It's the horse foaled from an acorn, or, in this case, a pinecone. We discovered this little rocking horse in the corner of a cafe in Franconia, Germany. It was an antique and had been put out to pasture with a message on its back reading, "Please don't ride me, my back is already weak." Eleanor (who is nine) helped me make a copy of it. Shaving with drawknife and spokeshave are among her favorite activities, and I often have to stop work to pick out another piece of wood for her to work on. She is careful with the sharp tools, and I trust her with just about everything—except picking out wood that can be shaved just for the sake of shaving. This is an excellent item for tuning the eye of a beginner for form and proportion. This horse has considerable integrity and personality. That's not due just to the simplicity of the design alone, (just nine pieces of wood from head to tail); it also has just a little bit of the dynamism of the galloping horse of Kansu. The dancing lady is pivoted at her navel and runs on a crank.
Wood This simple horse requires simple, stout wood. The finer the grain, the better and smoother the finished horse will be. The tail is fragile in that it must be cross-grained at some point, so use the strongest stock you can find. Walnut may be an interesting choice for the rockers, as it is reputed to be the one wood that will not move across the floor as you rock. Except for the rockers, which are possibly easier to make from sawn boards, you can easily split all the pieces for the horse from a good log.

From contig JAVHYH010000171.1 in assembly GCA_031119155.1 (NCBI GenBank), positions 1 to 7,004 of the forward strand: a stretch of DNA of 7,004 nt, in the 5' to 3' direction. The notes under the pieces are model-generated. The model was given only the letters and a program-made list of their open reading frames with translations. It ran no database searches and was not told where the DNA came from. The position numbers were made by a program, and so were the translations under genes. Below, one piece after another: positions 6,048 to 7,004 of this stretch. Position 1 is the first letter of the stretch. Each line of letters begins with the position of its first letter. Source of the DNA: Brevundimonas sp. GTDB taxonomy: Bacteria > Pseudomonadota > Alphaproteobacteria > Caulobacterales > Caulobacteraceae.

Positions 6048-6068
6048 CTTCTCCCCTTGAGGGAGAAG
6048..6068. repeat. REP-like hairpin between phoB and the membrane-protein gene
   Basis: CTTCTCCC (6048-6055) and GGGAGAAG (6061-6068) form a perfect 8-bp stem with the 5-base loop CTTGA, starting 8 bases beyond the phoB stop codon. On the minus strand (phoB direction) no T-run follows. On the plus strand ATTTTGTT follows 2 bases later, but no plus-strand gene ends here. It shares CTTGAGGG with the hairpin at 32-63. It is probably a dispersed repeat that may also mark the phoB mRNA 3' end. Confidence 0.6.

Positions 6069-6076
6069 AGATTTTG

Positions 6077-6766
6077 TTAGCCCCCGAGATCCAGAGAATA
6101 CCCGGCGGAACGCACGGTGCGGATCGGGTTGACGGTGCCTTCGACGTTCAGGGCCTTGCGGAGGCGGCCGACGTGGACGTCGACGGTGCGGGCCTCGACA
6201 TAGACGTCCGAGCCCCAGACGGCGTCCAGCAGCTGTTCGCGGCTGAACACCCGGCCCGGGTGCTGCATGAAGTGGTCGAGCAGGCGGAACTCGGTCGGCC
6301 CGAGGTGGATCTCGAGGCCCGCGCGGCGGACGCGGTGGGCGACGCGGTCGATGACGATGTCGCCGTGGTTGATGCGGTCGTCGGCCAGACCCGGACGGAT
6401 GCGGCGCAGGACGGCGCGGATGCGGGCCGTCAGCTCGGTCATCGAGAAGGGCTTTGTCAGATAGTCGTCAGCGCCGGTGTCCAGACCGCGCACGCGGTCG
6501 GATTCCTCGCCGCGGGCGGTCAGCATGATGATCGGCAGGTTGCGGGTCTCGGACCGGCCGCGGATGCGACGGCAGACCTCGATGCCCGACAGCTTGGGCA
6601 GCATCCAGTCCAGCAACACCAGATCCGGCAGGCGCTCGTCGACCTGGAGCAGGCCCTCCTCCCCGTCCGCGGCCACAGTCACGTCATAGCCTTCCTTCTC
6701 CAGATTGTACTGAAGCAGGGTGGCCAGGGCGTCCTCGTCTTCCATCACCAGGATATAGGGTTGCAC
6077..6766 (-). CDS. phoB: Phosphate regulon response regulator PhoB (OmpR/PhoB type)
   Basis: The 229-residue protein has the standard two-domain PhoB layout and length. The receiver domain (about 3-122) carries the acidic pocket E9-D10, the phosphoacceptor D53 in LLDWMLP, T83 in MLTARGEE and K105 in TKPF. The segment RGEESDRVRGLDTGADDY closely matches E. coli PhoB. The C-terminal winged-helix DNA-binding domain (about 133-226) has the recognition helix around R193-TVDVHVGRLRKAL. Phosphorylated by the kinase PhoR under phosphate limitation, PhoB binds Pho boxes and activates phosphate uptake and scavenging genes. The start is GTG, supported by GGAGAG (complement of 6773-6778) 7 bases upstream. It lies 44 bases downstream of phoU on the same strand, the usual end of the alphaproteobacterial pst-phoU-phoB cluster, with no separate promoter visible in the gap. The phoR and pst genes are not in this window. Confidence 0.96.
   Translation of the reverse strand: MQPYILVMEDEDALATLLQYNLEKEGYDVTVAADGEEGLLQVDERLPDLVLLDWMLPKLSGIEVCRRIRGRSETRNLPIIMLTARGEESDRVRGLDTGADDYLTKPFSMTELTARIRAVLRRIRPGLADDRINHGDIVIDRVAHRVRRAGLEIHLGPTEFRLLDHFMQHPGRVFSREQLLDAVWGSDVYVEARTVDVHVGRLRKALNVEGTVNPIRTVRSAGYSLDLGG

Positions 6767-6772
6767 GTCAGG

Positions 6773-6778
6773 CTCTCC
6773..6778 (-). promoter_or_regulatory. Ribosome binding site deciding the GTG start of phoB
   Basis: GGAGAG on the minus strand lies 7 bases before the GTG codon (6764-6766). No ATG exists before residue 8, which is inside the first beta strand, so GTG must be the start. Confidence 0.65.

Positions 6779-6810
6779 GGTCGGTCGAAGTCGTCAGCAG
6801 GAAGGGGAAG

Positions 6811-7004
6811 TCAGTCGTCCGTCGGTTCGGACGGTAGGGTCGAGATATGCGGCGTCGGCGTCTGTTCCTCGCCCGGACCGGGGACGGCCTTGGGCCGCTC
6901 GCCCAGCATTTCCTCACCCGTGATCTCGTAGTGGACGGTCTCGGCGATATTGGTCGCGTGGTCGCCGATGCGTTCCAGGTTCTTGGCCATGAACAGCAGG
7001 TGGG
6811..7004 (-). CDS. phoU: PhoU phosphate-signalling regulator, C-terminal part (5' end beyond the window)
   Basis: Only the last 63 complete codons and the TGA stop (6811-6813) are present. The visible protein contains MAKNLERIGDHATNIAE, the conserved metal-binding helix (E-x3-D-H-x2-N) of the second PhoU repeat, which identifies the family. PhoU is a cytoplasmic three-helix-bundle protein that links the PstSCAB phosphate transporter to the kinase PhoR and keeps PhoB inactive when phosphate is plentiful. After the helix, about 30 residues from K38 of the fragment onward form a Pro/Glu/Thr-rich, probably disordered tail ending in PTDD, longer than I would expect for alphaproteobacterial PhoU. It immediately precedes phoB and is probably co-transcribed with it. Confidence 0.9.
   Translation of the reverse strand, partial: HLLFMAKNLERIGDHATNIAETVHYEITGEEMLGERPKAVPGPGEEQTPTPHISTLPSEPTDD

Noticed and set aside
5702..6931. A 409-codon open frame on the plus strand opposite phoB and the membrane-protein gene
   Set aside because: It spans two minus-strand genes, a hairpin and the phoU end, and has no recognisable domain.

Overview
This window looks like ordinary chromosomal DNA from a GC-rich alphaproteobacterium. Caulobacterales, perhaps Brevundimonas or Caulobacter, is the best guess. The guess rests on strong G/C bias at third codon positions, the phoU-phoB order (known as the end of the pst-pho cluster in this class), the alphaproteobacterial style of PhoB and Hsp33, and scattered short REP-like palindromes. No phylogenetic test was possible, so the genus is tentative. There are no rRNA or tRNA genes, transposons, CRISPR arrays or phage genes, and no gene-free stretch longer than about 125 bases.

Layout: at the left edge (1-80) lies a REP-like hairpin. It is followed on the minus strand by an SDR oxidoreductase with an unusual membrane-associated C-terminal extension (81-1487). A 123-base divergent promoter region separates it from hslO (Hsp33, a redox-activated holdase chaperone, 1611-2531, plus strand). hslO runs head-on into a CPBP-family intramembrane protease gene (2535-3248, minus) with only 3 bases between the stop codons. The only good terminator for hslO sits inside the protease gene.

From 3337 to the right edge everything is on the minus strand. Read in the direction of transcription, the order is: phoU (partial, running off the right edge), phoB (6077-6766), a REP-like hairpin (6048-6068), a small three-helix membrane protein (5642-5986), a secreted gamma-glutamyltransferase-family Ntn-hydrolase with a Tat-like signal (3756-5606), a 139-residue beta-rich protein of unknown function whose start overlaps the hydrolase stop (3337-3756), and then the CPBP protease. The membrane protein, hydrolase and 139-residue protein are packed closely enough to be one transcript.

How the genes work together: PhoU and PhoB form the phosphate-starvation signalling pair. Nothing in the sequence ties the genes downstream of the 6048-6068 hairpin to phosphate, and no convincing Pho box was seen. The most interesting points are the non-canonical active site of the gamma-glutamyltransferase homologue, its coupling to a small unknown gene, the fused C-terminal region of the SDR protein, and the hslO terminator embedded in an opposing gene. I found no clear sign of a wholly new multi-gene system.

For the head and legs, you must saw, split, or find planks about P/4 inches thick. Trace the outline of the legs on the surface and saw them out with a bow or turning saw. As with all the parts, leave the edges square until the joints have been cut and fitted. Because the legs splay out to the sides as well as to the ends, you will need two settings on the bevel for the shoulders of the tenons that join the legs to the body. Lay out the tenons as follows:
1. Inscribe the side-splay angle on one edge of the legs.
2. From this line, inscribe the end-splay angle on the two broad faces of each leg.
3. Connect these last two lines across the remaining edge. The bevel should show the same angle on opposing faces.
You can lay out the inch-thick tenon and the width of the mortice in the 4-by-4 torso of the horse with a double-toothed morticing gauge. Remember that the surface opening of the mortice is an oblique slice of an inch-wide mortice and will, in this perspective, be wider than 1 inch. Reset your gauge after you lay out the tenons in the way described earlier for the legs of the folding lathe. If you prepare the mortice by boring 1-inch Amusements I 183 auger holes at the proper angle, the width of the opening will be correct. Use the bevel or the completed leg as a guide for angling the auger as you bore. Chisel the first of the joints to fit, drive the leg home, and use it to eyeball-guide the angles for the remaining three legs. Finally, when all the legs are as they should be, kerf in the shoulders to ensure a seamless juncture.
When the legs are in place, set the sawn-out rockers upon them and draw the lines for the bridle joints. On the legs, you need to mark the depth of the joints on the sides and the width of the joints on the end grain. The rockers, too, need notches atop them to further secure the joint, so mark their sizes and locations as well. You can easily cut the bridle joints in the legs by boring through with an auger and then sawing down the sides to remove the waste.
Saw out the head and make its mortice and tenon with an undercut to keep it from pushing off to the front. Secure it from pulling out backward by pinning it through the body. Finally, the tail goes directly into a hole drilled into the end. The fun part for the children—more fun than riding the horse—is the overall smoothing and blending of the angular parts with the spokeshave and sandpaper.
"The Woodwright's Eclectic Workshop" By Roy Underhill
© 2012 The University of North Carolina Press